Other than a short and steep section at the trail’s beginning, this is a relatively flat and easy hike with panoramic views for most of its length. Grizzly bears and big horned sheep are prevalent in this area, and the bear activity is sometimes so great that rangers have to close the trail from time to time.

Bring your bear spray and enjoy this trail’s consistent wide-open views. There are a few forested sections, but your time in them will be brief. The lake and surrounding rocky peaks create one of the most picturesque locations in the entire park.

Additional Information: AllTrails

Cracker Lake Trail

cracker lake glacier

Why you should go: Numerous peaks and bold cliff faces create dramatic views along this undemanding trail.

  • Distance: 13.0 miles
  • Elevation Gain: 1,434 feet
  • Difficulty: Moderate

Popular among hikers, backpackers, and horseback riders, Cracker Lake Trail is gently graded and well-maintained over its entire course. The trail leads through the fabled Many Glacier region of the park.

Festooned with mountain scenery that’s decorated with impressive glacial formations and countless waterfalls, the Cracker Lake Trail is a touchstone within Glacier National Park. Many people refer to this trail as their favorite hike in the park.

Cracker Lake rests under the looming presence of SIyeh Peak, a mountain with a large, imposing rock face that rivals the famed mountains of Yosemite in sheer presence. There are many camping spots near the lake fit for anyone looking to spend a night beneath this gargantuan wall of rock.

Additional Information: Hiking Project

Hidden Lake

hidden lake glacier national park

Why you should go: High mountain meadows, dramatic peaks, and an all-encompassing view above a not-so-hidden lake.

  • Distance: 5.4 miles
  • Elevation Gain: 1,325 feet
  • Difficulty: Moderate

Hidden Lake Trail is one of the most popular trails in Glacier National Park, and for good reason. This breathtaking hike starts at Logan Pass Visitor Center, crosses the sublime alpine meadows known as the Hanging Gardens, and proceeds toward an outstanding viewpoint overlooking Hidden Lake and a swath of majestic mountains.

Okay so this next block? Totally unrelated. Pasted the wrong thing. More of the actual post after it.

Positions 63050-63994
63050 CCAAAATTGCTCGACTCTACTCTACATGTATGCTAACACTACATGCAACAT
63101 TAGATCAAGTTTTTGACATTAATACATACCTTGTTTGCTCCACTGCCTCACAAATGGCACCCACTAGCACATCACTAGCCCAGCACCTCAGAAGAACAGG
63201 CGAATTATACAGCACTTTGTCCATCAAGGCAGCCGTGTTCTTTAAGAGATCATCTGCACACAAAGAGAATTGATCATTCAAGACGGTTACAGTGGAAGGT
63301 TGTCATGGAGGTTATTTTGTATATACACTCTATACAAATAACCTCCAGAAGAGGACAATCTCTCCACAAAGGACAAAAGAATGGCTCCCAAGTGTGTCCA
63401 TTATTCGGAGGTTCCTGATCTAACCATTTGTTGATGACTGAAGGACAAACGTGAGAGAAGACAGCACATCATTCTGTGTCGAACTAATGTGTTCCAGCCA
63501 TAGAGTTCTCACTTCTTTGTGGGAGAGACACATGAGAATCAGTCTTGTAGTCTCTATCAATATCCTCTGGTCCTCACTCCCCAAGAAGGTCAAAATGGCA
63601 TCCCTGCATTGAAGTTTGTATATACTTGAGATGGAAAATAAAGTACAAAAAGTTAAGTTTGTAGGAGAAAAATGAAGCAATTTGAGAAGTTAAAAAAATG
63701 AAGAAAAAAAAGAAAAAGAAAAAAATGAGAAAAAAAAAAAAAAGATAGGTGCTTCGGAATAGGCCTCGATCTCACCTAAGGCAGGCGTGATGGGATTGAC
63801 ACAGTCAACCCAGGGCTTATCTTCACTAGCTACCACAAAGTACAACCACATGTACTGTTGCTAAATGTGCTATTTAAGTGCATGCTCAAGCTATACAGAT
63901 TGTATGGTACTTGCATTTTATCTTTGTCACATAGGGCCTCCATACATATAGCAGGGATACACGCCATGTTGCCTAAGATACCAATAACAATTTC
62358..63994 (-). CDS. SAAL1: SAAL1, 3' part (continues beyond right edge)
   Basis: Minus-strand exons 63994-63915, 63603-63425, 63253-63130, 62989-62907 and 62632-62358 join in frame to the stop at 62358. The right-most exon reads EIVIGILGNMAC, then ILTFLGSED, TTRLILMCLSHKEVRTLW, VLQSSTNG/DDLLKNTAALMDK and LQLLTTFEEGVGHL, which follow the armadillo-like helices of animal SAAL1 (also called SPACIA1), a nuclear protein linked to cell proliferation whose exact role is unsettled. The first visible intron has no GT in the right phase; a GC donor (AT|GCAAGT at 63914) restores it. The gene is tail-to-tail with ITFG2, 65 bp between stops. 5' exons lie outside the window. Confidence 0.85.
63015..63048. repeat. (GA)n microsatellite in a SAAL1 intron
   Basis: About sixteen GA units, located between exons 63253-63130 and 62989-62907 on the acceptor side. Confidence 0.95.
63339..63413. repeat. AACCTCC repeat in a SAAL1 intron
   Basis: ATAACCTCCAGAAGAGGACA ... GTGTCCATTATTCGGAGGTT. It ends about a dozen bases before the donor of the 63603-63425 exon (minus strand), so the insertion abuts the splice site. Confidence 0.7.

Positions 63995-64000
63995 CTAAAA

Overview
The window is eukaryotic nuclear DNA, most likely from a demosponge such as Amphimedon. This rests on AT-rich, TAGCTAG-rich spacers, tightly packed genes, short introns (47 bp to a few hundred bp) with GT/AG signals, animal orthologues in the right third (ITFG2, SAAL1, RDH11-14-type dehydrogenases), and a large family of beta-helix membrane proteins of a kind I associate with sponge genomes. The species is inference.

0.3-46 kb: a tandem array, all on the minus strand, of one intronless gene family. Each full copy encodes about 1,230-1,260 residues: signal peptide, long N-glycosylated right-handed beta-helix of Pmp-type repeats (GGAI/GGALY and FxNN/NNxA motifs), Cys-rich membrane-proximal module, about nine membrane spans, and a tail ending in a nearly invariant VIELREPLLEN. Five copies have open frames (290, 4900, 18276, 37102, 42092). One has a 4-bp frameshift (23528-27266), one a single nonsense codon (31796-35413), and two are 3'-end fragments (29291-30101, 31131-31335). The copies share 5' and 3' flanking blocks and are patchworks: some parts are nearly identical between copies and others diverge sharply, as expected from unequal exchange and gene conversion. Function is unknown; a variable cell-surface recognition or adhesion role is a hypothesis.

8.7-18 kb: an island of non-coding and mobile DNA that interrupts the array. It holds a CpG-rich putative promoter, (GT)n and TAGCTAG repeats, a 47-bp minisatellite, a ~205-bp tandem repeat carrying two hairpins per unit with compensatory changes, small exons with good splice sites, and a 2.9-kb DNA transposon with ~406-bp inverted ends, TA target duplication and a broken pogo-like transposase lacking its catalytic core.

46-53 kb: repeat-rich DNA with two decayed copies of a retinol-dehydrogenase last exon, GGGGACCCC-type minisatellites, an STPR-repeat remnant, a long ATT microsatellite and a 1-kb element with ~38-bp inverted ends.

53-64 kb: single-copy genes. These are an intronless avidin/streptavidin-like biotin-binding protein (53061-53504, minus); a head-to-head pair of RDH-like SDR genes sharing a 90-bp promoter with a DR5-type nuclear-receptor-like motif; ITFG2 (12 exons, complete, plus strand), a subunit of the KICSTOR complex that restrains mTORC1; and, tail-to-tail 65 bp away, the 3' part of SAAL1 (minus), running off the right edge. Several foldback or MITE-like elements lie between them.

“…for the average Glacier visitor, it’s a great foray into the Rocky Mountain permafrost,” says Jake Case, managing editor at Territory Supply.

A raised boardwalk guides visitors over the fragile alpine tundra. Territory Supply managing editor Jake Case detailed his experience on this section of the trail when he hiked to Hidden Lake Overlook.

The initial 1.3-mile section to the overlook is the most popular part of this trail, and the easiest to traverse. Continuing further, the trail descends down a series of steep switchbacks to the lakeshore which can be quite strenuous, especially if slick ice is prevalent along the route.

Those who do make it to the end of the trail at the northwest corner of the lake will find an idyllic beach to relax upon. Multiple peaks reign over the glacier-fed lake waters, dominating the view from the lakeshore.

Additional Information: Hiking Glacier

Highline Trail Loop

highline trail glacier

Why you should go: High-altitude hiking over ridgeline trail with a chalet and lodge on the route.

  • Distance: 11.8 miles
  • Elevation Gain: 1,950 feet
  • Difficulty: Challenging

Deceptively named, the Highline Trail Loop isn’t actually a loop. Rather, the name refers to a particular bend in the road where the trail ends. This trek can still be completed as a sort of “loop” when hikers park at the “Loop” trailhead to start their journey and complete their hike at McDonald Lodge, where a shuttle can take them back to their vehicle.